One show looked at 37 issues. People enjoyed it because it was an energetic and interactive experience talking about issues we were all facing.”

Gavin says that not every business idea works out and when it doesn’t, it’s a case of asking questions about why.


“Good business leaders create a vision, articulate the vision, passionately own the vision, and relentlessly drive it to completion.”
Jack Welch


The evolution of business

As technology developed, Gavin became interested in CD ROMs as a natural progression from the live stage into recording. He created a business streaming video online before the days of YouTube and doing it yourself.

The transition to DVD led Gavin and his friends to develop the digital technology used by the Walking with Dinosaurs exhibition, opened by the Queen in 2000.

“This led to a further opportunity where the museum responsible for developing the exhibition with the BBC decided they didn’t want to continue with the exhibition due to restructuring, so we thought ‘yeah, we can do that.’”

Yorkshire museum wanted to develop the exhibition to teach people about palaeontology. Gavin’s company was asked to create DVDs to show footage on-demand and early stage augmented reality. The relationship with the BBC grew further to creating sea monsters and prehistoric life TV shows and a dinosaur puppet show at Albert Hall Proms in 2009 – where Gavin got to meet his idol, David Attenborough.

“As a kid, I wanted to work in theatre, be a pilot or be David Attenborough!”


A serial entrepreneur

At the time of recording the podcast, Gavin has had 32 businesses, including small and large businesses, niche projects, charitable organisations and multi-million pound turnover companies. Gavin laughs at this, saying, “I think they call it a portfolio career!”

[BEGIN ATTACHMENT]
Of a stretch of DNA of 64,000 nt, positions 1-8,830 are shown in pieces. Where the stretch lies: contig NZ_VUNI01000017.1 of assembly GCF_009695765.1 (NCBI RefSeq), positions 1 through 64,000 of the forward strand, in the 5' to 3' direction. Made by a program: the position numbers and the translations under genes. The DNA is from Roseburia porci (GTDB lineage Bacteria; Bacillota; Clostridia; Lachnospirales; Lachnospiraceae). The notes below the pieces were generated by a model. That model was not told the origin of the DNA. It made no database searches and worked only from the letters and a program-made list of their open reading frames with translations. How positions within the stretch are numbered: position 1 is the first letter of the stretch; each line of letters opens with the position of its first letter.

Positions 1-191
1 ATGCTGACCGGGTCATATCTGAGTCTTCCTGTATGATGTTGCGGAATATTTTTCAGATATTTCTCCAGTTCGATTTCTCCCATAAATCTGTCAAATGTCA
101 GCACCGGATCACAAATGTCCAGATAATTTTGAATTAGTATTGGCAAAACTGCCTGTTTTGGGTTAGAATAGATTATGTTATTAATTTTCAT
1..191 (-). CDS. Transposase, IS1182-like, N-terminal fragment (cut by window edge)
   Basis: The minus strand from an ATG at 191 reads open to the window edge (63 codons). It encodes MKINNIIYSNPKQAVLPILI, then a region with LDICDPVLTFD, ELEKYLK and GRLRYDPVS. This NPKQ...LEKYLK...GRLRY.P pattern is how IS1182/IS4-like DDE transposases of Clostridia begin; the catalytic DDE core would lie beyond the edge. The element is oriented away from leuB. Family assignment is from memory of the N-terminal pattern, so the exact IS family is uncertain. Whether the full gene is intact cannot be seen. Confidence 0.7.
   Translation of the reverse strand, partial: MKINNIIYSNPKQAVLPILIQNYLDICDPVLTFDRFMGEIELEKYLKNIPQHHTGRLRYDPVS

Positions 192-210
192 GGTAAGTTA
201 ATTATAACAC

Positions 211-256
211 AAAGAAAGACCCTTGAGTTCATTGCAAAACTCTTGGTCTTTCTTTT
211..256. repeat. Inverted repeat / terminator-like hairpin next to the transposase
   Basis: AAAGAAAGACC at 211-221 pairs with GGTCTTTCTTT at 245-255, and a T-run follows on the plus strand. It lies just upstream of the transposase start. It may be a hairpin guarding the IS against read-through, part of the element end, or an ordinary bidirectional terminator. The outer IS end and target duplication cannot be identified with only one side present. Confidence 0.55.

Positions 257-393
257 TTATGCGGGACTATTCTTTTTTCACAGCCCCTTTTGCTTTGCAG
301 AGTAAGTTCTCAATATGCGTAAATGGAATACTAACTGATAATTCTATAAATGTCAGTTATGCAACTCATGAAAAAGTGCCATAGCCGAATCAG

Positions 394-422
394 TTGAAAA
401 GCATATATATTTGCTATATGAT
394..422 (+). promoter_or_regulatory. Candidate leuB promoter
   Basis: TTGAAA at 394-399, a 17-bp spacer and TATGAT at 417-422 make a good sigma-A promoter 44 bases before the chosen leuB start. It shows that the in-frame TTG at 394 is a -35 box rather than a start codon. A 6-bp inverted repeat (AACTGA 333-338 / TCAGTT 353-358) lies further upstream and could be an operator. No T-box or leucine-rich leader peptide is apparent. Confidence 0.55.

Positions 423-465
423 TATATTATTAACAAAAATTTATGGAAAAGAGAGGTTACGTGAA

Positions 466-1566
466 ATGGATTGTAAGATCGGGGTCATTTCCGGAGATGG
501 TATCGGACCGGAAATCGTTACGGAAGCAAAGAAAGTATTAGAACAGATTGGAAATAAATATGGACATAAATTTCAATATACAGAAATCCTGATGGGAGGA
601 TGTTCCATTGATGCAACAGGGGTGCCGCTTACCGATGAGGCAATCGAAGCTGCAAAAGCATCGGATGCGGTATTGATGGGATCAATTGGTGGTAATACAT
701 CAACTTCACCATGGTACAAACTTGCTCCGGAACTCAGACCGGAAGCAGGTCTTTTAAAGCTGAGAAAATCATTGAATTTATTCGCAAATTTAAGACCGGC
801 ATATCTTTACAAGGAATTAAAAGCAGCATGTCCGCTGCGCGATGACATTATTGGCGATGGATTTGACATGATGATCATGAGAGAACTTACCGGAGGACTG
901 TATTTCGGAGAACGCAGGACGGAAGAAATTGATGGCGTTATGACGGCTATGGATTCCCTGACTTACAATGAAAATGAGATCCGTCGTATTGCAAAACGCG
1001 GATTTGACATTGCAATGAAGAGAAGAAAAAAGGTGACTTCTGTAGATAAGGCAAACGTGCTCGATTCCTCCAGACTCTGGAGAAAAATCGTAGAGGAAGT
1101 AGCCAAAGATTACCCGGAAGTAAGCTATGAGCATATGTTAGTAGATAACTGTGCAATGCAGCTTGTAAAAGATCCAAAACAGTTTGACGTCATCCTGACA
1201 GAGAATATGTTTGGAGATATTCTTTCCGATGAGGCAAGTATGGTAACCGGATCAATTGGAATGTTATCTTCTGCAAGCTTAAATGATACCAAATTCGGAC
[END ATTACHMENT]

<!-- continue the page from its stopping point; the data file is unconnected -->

He stresses the importance of going with the opportunities when they present themselves and seeing failures as a lesson to take onto the next business or opportunity.

“People look at businesses as if they are going to be around forever [but many] businesses can be around for quite a short time because they are meeting a particular need at a particular time. You must be ready for the next challenge, business, idea and be open to it. That’s the thing that’s been most exciting for me over the years. Whenever we’ve come up with an idea, we’ve explored it. Sometimes it works incredibly well and sometimes it hasn’t [but you] need to treat them independently.”

Gavin explains that the average length of time for a business now is one year. His advice is to take what you want from a company, learn from it, then move on to the next business. In terms of being an entrepreneur, some companies can run for decades, whereas others can only operate for a few years. The challenge is knowing which one you’re working on. A lifestyle business, as an example, will pay enough money to cover the mortgage and bills etc., and allow for disposable income. Still, it will never become a Google, Apple or Amazon because it doesn’t have the scope.

“It’s very easy to get lost in technical words but at its heart, business is very easy. There is a product or a service that people want or don’t want and are willing to pay. It costs something to produce. You take money from a customer and pay out for whatever you need to create that product. The difference is your profit, that’s it.

The principle in a business is to make a profit. It’s not a dirty word. It’s a great thing because [money] can be used to drive things in the community and employment [etc.].”


Following your passion and purpose

Gavin’s closing advice to anyone at school who might be considering starting a business:

“I think the decision to [start a business] is as easy as, well I interested in this [but] am I willing to spend a few years on it? It will demand your time. If you have an idea that you want to explore and think it will make a great business, the most important thing is to start looking at how to make that real. Don’t ever be afraid of words and processes because you can always learn what you need, to do what it is you want. You always have the capacity to learn what you need to learn.”


“There is no finish line. There are only mile markers.”
Michael Ventura


Choose the life you want to lead

I’d love to hear your thoughts about Gavin’s journey and share the business opportunity you would choose with me. Please leave your comments at the end of this blog article and connect with the community on social media:


If you want to find out what your bright spark is and how to explore the careers that excite you or ways that will help setting up your own busines, take our quick free quiz over on the Ignition website here and get your report straight away. Until next time, entrepreneurs of the future, be curious 🙂

Listen to the podcast
Please follow and like us:
No Comments

Post A Comment